"I was up tight on John Mackey," Robinson said later. "On the goal line, you have to stay up close. If you loosen up, they'll drive you right out of there. I saw Cuozzo out of the corner of my eye, and when he threw I dropped off Mackey and played the ball. It just wasn't quite high enough."
Late in the game, Starr dealt the final blow to Colt hopes. With third down and nine yards to go against a suddenly fired-up Baltimore team now trailing only 35-27, Starr sensed an imminent all-out blitz. He changed his play to a pass and hit Hornung in the area vacated by one of the linebackers. Hornung ran 65 yards for the touchdown with no Colts anywhere in his immediate vicinity, and Don Chandler kicked the point to make the final score 42-27.
Lombardi had planned to attack the Colt flanks with his running game, counting on Baltimore tightening the defensive ends and corner linebackers in an effort to stop the Packers' strong inside running. He was right. Starr called a number of wide plays, with Hornung or Taylor carrying, and turned the Colt flank several times for key gains, including an ultimate nine-yard sweep by Hornung for a touchdown.
Among the most notable improvements in the Green Bay offense was the performance of the line. Once considered the best blocking unit in football, it had faltered noticeably in recent weeks, neither opening holes for the running backs nor providing adequate time for Starr to pass.
The re-establishment of Thurston at guard and of Gregg at tackle did wonders. So well did the line operate against Baltimore that the Colts never once reached Starr before he could get his pass away. Starr responded by completing 10 of 17 passes for 222 yards and three touchdowns.
"It was great individual effort by Bart and Paul and Jim," Jerry Kramer said. "No, I take that back. It was a great effort by everyone. We had confidence in ourselves again." Taylor, like Hornung, credited his improvement to his rejuvenated legs. "I said early in the week that my legs felt better than they have since September. That was the day I hurt my ankle in an exhibition game against the St. Louis Cardinals. Then I had trouble with an Achilles tendon, but I didn't want anyone to know about it, so I would say my ankle was bothering me if anyone asked. But today everything felt good."
"Shows you the value of clean living," Hornung said, walking painfully through the dressing room. Lombardi took him at his word. Instead of flying the team back to Green Bay, he shepherded them aboard a charter jet for San Francisco. They will be incommunicado at Palo Alto, preparing for the 49ers.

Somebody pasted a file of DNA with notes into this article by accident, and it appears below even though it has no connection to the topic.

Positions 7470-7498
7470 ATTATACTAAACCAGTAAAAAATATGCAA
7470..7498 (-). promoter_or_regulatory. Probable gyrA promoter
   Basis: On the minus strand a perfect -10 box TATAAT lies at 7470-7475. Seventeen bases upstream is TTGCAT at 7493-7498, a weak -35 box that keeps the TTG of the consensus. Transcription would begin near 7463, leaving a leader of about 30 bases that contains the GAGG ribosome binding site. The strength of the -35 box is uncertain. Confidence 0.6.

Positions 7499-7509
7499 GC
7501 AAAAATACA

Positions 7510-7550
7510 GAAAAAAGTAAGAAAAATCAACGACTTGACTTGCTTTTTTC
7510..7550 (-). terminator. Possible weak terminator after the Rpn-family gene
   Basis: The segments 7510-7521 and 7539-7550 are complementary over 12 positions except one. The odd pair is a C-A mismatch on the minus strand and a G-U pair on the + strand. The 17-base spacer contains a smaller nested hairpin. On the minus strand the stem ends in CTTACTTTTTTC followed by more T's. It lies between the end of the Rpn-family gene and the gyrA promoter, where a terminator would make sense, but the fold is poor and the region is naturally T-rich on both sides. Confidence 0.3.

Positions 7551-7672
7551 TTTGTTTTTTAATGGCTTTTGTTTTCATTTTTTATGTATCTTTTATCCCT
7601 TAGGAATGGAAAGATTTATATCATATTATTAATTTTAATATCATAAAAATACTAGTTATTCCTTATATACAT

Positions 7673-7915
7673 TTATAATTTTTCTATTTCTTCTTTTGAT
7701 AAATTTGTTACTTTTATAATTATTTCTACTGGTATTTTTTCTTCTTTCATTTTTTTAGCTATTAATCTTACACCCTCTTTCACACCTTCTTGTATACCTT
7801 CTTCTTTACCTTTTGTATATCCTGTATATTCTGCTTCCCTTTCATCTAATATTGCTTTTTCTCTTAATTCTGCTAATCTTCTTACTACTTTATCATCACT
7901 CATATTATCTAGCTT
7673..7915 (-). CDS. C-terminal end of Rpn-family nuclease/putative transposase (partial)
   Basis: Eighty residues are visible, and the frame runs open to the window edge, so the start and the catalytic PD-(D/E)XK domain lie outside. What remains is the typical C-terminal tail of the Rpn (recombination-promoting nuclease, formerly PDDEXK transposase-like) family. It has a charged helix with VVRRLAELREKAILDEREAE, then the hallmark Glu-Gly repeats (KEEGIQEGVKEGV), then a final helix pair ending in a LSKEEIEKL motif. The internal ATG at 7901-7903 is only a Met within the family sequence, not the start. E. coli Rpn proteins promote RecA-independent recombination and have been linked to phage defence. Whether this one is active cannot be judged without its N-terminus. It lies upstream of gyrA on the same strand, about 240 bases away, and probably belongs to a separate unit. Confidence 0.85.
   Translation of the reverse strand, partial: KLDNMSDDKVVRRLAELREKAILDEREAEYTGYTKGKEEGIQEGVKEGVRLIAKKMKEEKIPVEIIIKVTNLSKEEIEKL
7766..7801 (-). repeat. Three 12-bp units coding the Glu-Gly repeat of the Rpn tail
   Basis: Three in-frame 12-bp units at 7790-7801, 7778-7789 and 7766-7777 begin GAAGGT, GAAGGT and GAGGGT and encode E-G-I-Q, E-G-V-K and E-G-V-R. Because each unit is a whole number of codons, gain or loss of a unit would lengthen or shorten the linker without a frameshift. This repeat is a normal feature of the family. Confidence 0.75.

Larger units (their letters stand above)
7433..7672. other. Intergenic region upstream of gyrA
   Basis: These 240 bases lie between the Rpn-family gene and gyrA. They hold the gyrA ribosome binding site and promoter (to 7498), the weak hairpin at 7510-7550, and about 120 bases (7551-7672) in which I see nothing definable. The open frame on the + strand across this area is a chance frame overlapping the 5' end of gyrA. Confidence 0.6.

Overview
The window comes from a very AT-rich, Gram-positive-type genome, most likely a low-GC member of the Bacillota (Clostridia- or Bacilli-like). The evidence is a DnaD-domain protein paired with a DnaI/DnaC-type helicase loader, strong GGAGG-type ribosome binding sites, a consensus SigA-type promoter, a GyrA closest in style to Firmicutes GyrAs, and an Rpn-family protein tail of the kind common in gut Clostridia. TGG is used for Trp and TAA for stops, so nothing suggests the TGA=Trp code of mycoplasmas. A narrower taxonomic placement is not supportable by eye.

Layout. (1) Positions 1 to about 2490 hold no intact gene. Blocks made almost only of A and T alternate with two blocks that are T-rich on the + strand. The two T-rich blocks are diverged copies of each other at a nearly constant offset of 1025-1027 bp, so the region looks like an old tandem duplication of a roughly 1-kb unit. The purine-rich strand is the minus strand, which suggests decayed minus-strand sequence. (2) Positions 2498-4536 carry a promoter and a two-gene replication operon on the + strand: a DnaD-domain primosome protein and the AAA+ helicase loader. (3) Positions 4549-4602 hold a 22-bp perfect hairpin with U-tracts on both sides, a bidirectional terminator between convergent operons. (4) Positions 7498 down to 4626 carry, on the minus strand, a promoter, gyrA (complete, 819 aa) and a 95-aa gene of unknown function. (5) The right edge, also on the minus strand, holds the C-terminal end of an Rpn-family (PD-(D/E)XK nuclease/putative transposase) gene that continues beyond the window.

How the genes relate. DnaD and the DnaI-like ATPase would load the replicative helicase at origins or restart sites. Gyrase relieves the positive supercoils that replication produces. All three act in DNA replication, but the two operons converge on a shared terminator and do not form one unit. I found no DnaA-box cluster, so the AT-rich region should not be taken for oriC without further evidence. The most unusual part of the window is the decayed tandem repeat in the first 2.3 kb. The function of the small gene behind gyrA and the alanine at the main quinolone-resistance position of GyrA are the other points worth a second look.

If the Packers should by some strange chance lose in San Francisco, then the most likely opponent for Cleveland in the NFL championship game would be the trounced but unbroken Colts. They must play the resurgent Rams in Los Angeles Saturday, without either Cuozzo or Unitas at quarterback. They will have to go with Tom Matte, who played quarterback at Ohio State, a team notable for its nonexistent passing. Behind Matte is George Haffner, up from the taxi squad. Cuozzo, having a separated left shoulder repaired, will be languishing in the same hospital where Unitas was taken after his injury in the Bear game.
It is to Cuozzo's credit that he came back to play a courageous second half in Sunday's game. Early in the third quarter he was hit hard, and his left shoulder was hurt. He was rushed to the dressing room and as the Baltimore fans wondered dolefully whether it was their lot to lose two superior quarterbacks in a single season, Matte filled in for a series of downs. Then Cuozzo came back. Against the best pass defense in the league he ultimately completed 20 of 38 throws for one touchdown. It was a frustrating culmination of a tense week for the 24-year-old dental student who has understudied Unitas patiently for three years.
"This whole week has been different," he said the day before the game, after he had been stopped coming out of the locker room by autograph seekers. "That never used to happen. It's different when you're No. 1." He climbed into his car to head for the Sheraton Belvedere and a lunch date. "It's not like being No. 2," he said, his dark, handsome face very serious. "When you make a mistake at practice as No. 2, everyone shrugs it off. But you do the same thing as No. 1 and you hear a kind of rustle, a kind of murmur. You are much more aware of everything you do. So is everyone else."